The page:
UNISON calls for action on Welsh care crisis

Public services union, UNISON, will today (Tuesday), warn local authorities that our care sector is in a state of crisis where overstretched resources deprive carers of any dignity at work. The trade union is visiting council offices across Wales to hand-deliver hundreds of postcards signed by members of the public concerned about the pay and conditions of those delivering care for older people, those who are physically disabled, individuals with mental health issues and those with learning disabilities and difficulties. UNISON is demanding councils better fund non-profit care organisations which provide a great deal of this care.

Extreme financial constraints have resulted in the slashing of carers’ supplements for sleep-ins at service users’ homes, holiday pay, bank holiday working premiums and sick pay. Typically, they earn the minimum wage of £7.20 an hour and carers have told UNISON they feel exploited and would be financially better off working on the tills at a supermarket. Yet the work carers undertake is valuable; they check on the welfare of service users and amongst other tasks, might help them take medication or prepare their meals.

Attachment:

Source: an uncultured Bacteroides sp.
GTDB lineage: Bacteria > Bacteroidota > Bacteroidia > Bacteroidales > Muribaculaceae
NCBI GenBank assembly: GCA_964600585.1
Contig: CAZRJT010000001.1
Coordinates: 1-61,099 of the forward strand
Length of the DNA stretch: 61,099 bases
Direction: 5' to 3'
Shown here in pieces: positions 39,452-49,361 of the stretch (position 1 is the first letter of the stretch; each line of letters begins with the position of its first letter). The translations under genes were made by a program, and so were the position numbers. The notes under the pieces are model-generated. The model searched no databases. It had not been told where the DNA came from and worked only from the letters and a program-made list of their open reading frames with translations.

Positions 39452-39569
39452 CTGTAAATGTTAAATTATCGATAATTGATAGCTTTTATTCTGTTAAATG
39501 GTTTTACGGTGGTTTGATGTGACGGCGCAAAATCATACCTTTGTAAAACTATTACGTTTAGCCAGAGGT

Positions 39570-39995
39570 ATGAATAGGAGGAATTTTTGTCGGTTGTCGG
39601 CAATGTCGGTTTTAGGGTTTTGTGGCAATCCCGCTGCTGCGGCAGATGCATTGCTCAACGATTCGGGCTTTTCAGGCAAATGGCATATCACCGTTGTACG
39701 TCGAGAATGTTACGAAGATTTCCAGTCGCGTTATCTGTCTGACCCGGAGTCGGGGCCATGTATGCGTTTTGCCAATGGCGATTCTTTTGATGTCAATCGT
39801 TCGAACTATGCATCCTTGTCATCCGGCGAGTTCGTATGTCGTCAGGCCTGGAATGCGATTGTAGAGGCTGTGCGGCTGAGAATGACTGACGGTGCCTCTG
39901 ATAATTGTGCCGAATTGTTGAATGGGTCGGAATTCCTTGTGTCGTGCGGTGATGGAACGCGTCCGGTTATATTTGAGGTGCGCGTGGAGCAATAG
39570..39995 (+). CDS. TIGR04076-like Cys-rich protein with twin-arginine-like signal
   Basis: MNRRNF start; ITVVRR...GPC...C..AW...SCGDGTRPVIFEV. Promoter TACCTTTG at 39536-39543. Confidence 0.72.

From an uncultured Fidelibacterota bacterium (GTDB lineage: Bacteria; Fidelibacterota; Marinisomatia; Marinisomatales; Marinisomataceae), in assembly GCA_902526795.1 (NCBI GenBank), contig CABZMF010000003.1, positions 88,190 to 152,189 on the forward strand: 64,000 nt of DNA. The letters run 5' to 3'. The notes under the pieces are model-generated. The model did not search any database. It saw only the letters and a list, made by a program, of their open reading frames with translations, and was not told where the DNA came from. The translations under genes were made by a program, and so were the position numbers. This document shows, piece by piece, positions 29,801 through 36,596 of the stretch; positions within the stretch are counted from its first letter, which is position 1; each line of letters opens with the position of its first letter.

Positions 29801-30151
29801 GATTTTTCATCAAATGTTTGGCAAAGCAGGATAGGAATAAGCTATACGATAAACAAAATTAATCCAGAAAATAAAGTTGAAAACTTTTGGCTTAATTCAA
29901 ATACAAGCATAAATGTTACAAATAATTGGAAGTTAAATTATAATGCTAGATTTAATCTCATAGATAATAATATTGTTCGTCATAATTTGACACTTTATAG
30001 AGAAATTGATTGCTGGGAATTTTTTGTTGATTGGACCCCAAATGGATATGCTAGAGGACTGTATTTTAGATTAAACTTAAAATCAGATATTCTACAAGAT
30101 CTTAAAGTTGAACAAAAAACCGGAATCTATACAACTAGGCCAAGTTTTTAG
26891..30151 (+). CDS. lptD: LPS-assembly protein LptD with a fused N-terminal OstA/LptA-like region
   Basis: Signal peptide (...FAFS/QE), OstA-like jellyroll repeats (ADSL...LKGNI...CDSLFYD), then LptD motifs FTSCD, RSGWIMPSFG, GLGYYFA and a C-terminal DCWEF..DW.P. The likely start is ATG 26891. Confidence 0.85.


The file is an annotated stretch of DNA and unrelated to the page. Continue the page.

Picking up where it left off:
UNISON is calling upon every council leader to meet with its representatives and care providers as soon as possible to discuss the crisis.

Lynne Hackett, UNISON organiser said,

“Our Christmas postcard campaign, engaging shoppers on Welsh high streets met with a very positive response. People were shocked to learn how badly those helping some of the most vulnerable in society are treated. UNISON is campaigning for a Living Wage of £8.45 per hour and fair employment conditions for all carers.

“We know the pressures councils are under because of savage UK Conservative government cuts but the answer can’t be to punish those delivering care. I have lost count of how many times a carer has told me they would earn more working at Aldi.

“It might be carers help a member of your family or someone on your street; society benefits from the work carers do. They are our community superstars and we want councils to provide sufficient funding to ensure quality care for service users and dignity for the workforce.”